Predicting cognitive problems

Patti F, De Stefano M, Lavorgna L, Messina S, Chisari CG, Ippolito D, Lanzillo R, Vacchiano V, Realmuto S, Valentino P, Coniglio G, Buccafusca M, Paolicelli D, D’Ambrosio A, Montella P, Brescia Morra V, Savettieri G, Alfano B, Gallo A, Simone I, Viterbo R, Zappia M, Bonavita S, Tedeschi G. Lesion load may predict long-term cognitive dysfunction in multiple sclerosis patients. PLoS One. 2015;10(3):e0120754.

BACKGROUND:Magnetic Resonance Imaging (MRI) techniques provided evidences into the understanding of cognitive impairment (CIm) in Multiple Sclerosis (MS).
OBJECTIVES:To investigate the role of white matter (WM) and gray matter (GM) in predicting long-term CIm in a cohort of MS patients.
METHODS: 303 out of 597 patients participating in a previous multicenter clinical-MRI study were enrolled (49.4% were lost at follow-up). The following MRI parameters, expressed as fraction (f) of intracranial volume, were evaluated: cerebrospinal fluid (CSF-f), WM-f, GM-f and abnormal WM (AWM-f), a measure of lesion load. Nine years later, cognitive status was assessed in 241 patients using the Symbol Digit Modalities Test (SDMT), the Semantically Related Word List Test (SRWL), the Modified Card Sorting Test (MCST), and the Paced Auditory Serial Addition Test (PASAT). In particular, being SRWL a memory test, both immediate recall and delayed recall were evaluated. MCST scoring was calculated based on the number of categories, number of perseverative and non-perseverative errors.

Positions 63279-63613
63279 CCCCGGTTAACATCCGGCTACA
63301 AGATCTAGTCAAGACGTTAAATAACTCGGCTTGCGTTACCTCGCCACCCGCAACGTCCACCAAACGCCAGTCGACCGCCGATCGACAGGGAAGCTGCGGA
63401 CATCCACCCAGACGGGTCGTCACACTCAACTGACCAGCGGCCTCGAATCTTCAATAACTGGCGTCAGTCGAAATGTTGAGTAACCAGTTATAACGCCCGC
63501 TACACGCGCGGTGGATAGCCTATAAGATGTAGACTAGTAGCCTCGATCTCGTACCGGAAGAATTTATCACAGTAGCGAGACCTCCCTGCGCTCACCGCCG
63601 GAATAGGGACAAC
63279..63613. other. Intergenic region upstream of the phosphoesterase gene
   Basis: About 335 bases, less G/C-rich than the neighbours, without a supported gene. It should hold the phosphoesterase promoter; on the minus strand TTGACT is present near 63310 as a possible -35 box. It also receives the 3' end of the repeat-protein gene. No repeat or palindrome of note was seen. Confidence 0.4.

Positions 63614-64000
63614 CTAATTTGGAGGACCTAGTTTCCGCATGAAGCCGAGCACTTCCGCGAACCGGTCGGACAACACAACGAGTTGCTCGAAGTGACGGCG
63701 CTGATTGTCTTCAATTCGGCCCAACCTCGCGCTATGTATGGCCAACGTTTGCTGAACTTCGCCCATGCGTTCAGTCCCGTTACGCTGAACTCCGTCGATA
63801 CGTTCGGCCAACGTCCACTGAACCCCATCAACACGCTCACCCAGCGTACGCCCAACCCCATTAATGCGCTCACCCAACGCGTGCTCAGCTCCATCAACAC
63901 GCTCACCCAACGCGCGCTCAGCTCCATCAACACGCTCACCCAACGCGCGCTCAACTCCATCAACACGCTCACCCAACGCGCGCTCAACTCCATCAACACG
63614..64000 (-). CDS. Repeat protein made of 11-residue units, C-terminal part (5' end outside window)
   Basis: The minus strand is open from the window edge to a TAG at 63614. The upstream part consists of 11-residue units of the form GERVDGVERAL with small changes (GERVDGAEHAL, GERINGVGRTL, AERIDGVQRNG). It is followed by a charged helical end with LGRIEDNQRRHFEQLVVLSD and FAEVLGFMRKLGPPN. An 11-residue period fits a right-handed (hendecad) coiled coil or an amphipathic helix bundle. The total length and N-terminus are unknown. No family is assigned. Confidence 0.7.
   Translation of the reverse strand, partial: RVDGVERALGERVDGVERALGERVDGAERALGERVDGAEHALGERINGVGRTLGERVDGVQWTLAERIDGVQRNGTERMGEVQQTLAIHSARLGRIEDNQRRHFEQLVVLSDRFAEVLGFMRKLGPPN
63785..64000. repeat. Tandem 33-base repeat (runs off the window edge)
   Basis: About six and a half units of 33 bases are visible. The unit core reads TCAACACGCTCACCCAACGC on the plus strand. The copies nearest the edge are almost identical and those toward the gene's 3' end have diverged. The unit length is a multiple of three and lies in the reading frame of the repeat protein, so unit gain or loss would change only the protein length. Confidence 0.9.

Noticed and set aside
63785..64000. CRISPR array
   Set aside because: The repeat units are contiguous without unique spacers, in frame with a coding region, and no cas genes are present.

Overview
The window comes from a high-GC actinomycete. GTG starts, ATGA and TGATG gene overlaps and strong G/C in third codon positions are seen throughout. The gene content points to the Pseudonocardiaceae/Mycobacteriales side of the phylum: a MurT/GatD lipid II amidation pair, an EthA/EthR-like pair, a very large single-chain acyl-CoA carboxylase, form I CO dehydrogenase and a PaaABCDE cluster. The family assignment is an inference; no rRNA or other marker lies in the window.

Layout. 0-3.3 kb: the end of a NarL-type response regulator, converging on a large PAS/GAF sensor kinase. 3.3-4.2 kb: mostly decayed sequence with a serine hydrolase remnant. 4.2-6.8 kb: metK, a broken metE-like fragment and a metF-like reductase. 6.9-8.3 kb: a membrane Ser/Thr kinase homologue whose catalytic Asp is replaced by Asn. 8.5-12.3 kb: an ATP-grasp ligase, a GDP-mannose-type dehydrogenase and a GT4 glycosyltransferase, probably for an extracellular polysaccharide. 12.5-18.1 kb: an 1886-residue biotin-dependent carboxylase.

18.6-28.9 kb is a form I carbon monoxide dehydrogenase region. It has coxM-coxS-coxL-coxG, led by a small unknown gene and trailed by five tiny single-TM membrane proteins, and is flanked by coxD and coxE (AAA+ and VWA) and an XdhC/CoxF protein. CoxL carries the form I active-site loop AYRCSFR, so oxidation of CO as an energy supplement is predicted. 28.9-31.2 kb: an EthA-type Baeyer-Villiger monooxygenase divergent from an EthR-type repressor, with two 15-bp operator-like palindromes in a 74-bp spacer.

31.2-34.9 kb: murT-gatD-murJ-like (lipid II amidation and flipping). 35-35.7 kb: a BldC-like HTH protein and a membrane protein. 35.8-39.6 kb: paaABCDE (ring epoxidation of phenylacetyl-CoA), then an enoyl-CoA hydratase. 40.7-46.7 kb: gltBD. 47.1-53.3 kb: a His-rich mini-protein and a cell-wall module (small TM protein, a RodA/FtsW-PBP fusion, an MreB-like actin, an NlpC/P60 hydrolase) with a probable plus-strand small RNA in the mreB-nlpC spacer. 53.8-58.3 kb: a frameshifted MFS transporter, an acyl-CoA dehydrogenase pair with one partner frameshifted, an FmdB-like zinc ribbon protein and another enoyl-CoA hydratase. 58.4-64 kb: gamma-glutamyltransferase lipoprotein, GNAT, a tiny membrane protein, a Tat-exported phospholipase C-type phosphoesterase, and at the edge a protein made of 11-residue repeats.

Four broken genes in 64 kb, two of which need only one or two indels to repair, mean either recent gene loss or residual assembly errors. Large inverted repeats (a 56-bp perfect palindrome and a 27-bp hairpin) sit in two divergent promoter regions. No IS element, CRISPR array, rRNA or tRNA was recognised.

RESULTS: AWM-f was predictive of an impaired performance 9 years ahead in SDMT (OR 1.49, CI 1.12-1.97 p = 0.006), PASAT (OR 1.43, CI 1.14-1.80 p = 0.002), SRWL-immediate recall (OR 1.72 CI 1.35-2.20 p<0.001), SRWL-delayed recall (OR 1.61 CI 1.28-2.03 p<0.001), MCST-category (OR 1.52, CI 1.2-1.9 p<0.001), MCST-perseverative error(OR 1.51 CI 1.2-1.9 p = 0.001), MCST-non perseverative error (OR 1.26 CI 1.02-1.55 p = 0.032).
CONCLUSION: In our large MS cohort, focal WM damage appeared to be the most relevant predictor of the long-term cognitive outcome.

This study says that if you have white matter lesions it may help predict if you will get cognitive problems. This is perhaps not that surprising as damage to the the axons in the white matter will probably lead to damage to their nerve cell bodies in the grey matter. Some of these grey matter nerves are going to be in areas that control cognition.

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  • Great just great…. cognitive problems are the best.

    MD, what work is being done on repairing cognitive damage? Preventative measures such as increasing cognitive reserve won't help me anymore.

    • we know that grey matter areas can remyelinate even in very old MSers…get MS under control and that is a good start.
      Brain training increase cognitive reserve and any form of repair strategy may be of value…although unproven in terms of repair of higher cognitive function

  • I don't know much about neuropsychological testing, but… what are the controls here? If a person is tested and retested 9 years later, the results are going to be worse :-). MS or not MS, aging of the CNS affects everybody.

  • I apologize for saying this, but the image used in this article is not from the study it cites. This image is from a project done by NIMH that shows a 15 year project of neuroimaging time-lapses from several healthy individuals as they grew between 5 and twenty years of age. The decrease in gray matter shows typical synaptic pruning, not damage to the brain acquired through MS.

    • The images are often wall paper and are taken from google. Sometimes they are supposed to be informative and sometimes they are just a picture to brighten up the post. I think it is pretty obvious they are not from the same article. Best wishes

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